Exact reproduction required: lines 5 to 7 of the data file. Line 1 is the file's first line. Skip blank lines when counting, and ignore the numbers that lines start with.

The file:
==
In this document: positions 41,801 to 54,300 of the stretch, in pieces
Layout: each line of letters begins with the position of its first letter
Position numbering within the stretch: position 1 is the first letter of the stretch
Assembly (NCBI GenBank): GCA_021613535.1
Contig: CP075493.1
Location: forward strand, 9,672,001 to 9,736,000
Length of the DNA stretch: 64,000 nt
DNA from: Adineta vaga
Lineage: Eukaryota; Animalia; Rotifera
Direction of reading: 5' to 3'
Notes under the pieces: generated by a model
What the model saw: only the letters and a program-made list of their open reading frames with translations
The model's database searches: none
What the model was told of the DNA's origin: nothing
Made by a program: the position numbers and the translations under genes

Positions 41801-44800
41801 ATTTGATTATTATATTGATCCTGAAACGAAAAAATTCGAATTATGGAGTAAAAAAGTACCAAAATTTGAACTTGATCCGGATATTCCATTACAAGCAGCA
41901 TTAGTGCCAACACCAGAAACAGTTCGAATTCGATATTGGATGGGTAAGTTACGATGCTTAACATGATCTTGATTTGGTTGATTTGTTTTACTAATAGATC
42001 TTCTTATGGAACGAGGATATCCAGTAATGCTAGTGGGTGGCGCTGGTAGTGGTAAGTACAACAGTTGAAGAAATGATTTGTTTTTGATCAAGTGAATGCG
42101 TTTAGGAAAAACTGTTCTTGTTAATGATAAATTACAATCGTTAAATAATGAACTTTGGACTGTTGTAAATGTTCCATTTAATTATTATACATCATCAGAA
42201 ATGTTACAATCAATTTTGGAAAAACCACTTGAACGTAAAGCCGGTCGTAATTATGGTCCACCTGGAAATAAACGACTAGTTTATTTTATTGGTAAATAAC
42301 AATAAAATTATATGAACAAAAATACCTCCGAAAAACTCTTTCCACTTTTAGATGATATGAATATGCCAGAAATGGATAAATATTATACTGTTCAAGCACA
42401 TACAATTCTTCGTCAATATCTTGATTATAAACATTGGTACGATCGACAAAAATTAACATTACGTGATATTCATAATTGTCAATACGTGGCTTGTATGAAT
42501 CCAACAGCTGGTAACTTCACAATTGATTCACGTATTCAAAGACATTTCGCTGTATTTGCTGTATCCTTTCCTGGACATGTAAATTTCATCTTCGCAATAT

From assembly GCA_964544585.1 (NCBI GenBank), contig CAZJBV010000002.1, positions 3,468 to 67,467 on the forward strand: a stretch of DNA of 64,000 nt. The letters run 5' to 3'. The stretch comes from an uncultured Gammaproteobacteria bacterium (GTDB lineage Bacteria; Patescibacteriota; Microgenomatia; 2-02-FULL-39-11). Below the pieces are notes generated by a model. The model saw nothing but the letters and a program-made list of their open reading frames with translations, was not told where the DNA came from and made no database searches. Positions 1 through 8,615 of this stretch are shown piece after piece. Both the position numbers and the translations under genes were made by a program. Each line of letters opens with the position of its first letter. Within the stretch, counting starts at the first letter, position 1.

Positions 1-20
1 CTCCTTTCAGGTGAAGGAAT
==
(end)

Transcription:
Contig: CP075493.1
Location: forward strand, 9,672,001 to 9,736,000
Length of the DNA stretch: 64,000 nt